“[The] researchers found that the way the price was expressed “felt right” if it matched the way customers were thinking about the purchase. Rounded prices, like $100, matched purchasing decisions that were driven by emotion. Non-rounded prices, on the other hand, felt better when the purchase decision was a logical evaluation process (cognition).”

Other conventional marketing wisdom says that people always buy with their emotions first and then justify their purchase with their intellect. I’ve believed that for years, but it doesn’t mean it’s true for every consumer.

If some people make purchasing decisions based on emotions and some make those decisions based on logical thought processes, then how are we supposed to choose the right price for our products and services? The answer lies right here.


7. The Long and Short of It.

We’ve all seen them, or heard about them, or accidentally landed on one of them and clicked away from it as fast as we could: the long, long, long, super long, never ends, makes-your-finger-sore-from-scrolling long form sales page.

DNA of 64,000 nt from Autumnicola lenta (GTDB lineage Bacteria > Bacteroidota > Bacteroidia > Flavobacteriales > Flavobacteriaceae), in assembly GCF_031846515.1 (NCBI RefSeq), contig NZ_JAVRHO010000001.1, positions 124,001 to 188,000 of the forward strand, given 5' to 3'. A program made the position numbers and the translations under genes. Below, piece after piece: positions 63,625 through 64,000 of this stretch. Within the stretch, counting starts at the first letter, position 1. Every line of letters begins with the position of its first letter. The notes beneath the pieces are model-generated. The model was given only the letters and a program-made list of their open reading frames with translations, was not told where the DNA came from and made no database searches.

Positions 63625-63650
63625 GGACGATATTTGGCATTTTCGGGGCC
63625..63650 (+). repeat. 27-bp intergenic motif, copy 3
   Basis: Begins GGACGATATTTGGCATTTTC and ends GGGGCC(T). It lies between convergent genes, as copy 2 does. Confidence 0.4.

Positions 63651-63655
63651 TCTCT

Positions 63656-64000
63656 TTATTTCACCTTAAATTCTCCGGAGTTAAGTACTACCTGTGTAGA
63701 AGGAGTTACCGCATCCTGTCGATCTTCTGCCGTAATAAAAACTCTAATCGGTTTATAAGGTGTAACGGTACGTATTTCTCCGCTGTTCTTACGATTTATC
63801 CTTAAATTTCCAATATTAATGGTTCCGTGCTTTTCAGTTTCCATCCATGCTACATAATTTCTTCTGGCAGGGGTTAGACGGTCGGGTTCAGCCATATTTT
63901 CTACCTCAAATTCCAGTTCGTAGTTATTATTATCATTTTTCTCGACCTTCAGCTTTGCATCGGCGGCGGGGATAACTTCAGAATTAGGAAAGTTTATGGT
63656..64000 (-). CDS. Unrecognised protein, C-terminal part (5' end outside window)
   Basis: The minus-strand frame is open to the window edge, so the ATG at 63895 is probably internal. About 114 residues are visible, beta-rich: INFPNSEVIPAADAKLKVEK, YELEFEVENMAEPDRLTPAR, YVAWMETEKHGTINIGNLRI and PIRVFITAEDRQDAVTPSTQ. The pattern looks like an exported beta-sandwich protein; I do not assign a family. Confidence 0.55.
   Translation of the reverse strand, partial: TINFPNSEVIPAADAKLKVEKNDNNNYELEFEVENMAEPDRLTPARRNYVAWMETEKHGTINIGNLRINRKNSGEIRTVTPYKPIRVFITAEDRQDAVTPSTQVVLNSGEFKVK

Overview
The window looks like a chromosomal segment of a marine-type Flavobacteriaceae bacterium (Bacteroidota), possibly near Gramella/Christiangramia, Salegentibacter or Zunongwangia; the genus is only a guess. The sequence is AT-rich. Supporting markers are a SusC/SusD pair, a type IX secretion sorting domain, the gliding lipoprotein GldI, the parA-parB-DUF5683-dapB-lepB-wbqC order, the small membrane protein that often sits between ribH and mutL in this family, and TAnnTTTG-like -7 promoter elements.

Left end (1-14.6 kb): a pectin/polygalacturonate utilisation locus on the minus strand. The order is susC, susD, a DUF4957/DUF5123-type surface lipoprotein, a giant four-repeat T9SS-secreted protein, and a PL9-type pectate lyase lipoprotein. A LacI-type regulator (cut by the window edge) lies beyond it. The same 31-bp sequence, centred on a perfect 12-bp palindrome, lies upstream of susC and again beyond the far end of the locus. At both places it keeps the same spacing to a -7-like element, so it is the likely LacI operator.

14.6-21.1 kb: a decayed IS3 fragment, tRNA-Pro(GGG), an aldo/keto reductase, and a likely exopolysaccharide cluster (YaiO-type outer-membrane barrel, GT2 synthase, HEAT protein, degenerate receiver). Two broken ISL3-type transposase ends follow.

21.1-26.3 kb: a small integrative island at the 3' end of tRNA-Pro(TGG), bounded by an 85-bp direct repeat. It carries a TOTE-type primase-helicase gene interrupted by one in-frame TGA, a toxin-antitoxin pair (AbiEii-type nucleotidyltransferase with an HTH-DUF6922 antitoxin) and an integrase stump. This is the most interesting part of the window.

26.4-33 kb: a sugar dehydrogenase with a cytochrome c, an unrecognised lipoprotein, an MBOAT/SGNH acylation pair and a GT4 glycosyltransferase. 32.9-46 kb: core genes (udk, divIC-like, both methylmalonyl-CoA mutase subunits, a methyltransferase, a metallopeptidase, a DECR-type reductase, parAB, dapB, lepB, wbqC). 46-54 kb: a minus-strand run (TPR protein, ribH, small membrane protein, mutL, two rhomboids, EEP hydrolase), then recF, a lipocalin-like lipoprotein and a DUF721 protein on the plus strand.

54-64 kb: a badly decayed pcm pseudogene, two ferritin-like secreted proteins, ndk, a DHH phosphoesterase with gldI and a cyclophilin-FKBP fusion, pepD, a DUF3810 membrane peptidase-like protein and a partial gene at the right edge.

They’ve been leaving a bad taste in people’s mouths since people started selling things on the internet. I think this has a lot to do with the fact that some marketers use them as a means to play out their aggressive marketing tactics, which make most people feel icky and slimy.

Thus, long form sales pages became the used car salesman of the internet, complete with their own version of the horrendously tacky plaid pants: the gigantic, bright red leading headline that makes some preposterous claim about how you’ll be able to make $157,000 in the next 6 weeks, just like the guy who wrote the page did. Blech.

But here’s the thing: long form sales pages most often outperform shorter pages when two versions of a sales page are split tested against one another. And by “outperform,” I mean, they convert better…make the business owner more money.

In this post, Joanna Wiebe, of Copyhackers, tells us that long form sales pages don’t need to be ugly, or aggressive. You can create beautiful looking, non-old school, anti-giant-red-headline long form sales pages by building a new version of them, called “hybrid long form sales pages.” They’re “hybrid” because they have some elements of old-school long form sales pages, and some elements of high converting video sales pages. Check out a lovely explanatory infographic on what they can look like, right here.